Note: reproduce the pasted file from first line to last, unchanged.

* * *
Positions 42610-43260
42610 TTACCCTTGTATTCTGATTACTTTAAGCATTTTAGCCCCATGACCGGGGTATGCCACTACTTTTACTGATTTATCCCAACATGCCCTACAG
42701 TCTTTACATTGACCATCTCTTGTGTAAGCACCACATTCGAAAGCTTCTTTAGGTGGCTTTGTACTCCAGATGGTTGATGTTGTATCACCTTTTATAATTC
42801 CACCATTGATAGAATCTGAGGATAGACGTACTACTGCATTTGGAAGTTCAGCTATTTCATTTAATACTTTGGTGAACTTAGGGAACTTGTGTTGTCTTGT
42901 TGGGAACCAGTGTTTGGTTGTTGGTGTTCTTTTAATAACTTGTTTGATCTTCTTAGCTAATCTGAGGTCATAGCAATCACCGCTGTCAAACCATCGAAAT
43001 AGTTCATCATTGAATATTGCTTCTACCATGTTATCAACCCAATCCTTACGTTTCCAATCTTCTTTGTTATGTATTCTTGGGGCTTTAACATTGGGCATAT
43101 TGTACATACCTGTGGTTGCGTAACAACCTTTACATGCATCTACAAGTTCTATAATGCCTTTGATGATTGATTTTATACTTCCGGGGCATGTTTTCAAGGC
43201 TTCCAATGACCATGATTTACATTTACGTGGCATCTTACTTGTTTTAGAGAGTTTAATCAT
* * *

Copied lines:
Positions 42610-43260
42610 TTACCCTTGTATTCTGATTACTTTAAGCATTTTAGCCCCATGACCGGGGTATGCCACTACTTTTACTGATTTATCCCAACATGCCCTACAG
42701 TCTTTACATTGACCATCTCTTGTGTAAGCACCACATTCGAAAGCTTCTTTAGGTGGCTTTGTACTCCAGATGGTTGATGTTGTATCACCTTTTATAATTC
42801 CACCATTGATAGAATCTGAGGATAGACGTACTACTGCATTTGGAAGTTCAGCTATTTCATTTAATACTTTGGTGAACTTAGGGAACTTGTGTTGTCTTGT
42901 TGGGAACCAGTGTTTGGTTGTTGGTGTTCTTTTAATAACTTGTTTGATCTTCTTAGCTAATCTGAGGTCATAGCAATCACCGCTGTCAAACCATCGAAAT
43001 AGTTCATCATTGAATATTGCTTCTACCATGTTATCAACCCAATCCTTACGTTTCCAATCTTCTTTGTTATGTATTCTTGGGGCTTTAACATTGGGCATAT
43101 TGTACATACCTGTGGTTGCGTAACAACCTTTACATGCATCTACAAGTTCTATAATGCCTTTGATGATTGATTTTATACTTCCGGGGCATGTTTTCAAGGC
43201 TTCCAATGACCATGATTTACATTTACGTGGCATCTTACTTGTTTTAGAGAGTTTAATCAT